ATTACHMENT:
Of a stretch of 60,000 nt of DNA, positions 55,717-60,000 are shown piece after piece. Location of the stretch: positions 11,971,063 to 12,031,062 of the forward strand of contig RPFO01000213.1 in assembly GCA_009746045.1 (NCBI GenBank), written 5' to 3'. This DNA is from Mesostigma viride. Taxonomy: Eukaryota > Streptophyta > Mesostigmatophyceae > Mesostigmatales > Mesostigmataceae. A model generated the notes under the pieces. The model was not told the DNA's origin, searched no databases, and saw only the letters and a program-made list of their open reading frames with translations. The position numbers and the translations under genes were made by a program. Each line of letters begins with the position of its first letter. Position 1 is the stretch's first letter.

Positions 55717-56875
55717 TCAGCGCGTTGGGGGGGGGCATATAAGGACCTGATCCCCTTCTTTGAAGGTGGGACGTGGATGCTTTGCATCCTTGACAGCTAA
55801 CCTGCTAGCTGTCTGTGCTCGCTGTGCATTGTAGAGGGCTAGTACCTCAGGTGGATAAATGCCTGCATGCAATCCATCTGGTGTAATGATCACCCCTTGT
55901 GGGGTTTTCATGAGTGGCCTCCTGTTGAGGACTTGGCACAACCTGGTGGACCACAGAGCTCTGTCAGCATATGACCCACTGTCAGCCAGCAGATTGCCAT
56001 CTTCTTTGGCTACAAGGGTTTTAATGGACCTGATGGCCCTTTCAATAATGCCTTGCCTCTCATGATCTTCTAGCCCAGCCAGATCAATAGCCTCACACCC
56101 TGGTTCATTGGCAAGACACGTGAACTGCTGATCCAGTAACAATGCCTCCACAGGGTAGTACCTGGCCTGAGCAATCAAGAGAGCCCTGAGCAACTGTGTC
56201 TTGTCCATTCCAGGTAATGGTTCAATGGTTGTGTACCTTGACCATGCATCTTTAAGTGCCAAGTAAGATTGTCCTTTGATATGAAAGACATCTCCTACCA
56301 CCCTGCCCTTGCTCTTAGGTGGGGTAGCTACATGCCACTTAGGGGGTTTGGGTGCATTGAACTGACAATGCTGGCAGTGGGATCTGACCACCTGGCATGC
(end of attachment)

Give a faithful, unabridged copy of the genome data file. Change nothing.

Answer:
Of a stretch of 60,000 nt of DNA, positions 55,717-60,000 are shown piece after piece. Location of the stretch: positions 11,971,063 to 12,031,062 of the forward strand of contig RPFO01000213.1 in assembly GCA_009746045.1 (NCBI GenBank), written 5' to 3'. This DNA is from Mesostigma viride. Taxonomy: Eukaryota > Streptophyta > Mesostigmatophyceae > Mesostigmatales > Mesostigmataceae. A model generated the notes under the pieces. The model was not told the DNA's origin, searched no databases, and saw only the letters and a program-made list of their open reading frames with translations. The position numbers and the translations under genes were made by a program. Each line of letters begins with the position of its first letter. Position 1 is the stretch's first letter.

Positions 55717-56875
55717 TCAGCGCGTTGGGGGGGGGCATATAAGGACCTGATCCCCTTCTTTGAAGGTGGGACGTGGATGCTTTGCATCCTTGACAGCTAA
55801 CCTGCTAGCTGTCTGTGCTCGCTGTGCATTGTAGAGGGCTAGTACCTCAGGTGGATAAATGCCTGCATGCAATCCATCTGGTGTAATGATCACCCCTTGT
55901 GGGGTTTTCATGAGTGGCCTCCTGTTGAGGACTTGGCACAACCTGGTGGACCACAGAGCTCTGTCAGCATATGACCCACTGTCAGCCAGCAGATTGCCAT
56001 CTTCTTTGGCTACAAGGGTTTTAATGGACCTGATGGCCCTTTCAATAATGCCTTGCCTCTCATGATCTTCTAGCCCAGCCAGATCAATAGCCTCACACCC
56101 TGGTTCATTGGCAAGACACGTGAACTGCTGATCCAGTAACAATGCCTCCACAGGGTAGTACCTGGCCTGAGCAATCAAGAGAGCCCTGAGCAACTGTGTC
56201 TTGTCCATTCCAGGTAATGGTTCAATGGTTGTGTACCTTGACCATGCATCTTTAAGTGCCAAGTAAGATTGTCCTTTGATATGAAAGACATCTCCTACCA
56301 CCCTGCCCTTGCTCTTAGGTGGGGTAGCTACATGCCACTTAGGGGGTTTGGGTGCATTGAACTGACAATGCTGGCAGTGGGATCTGACCACCTGGCATGC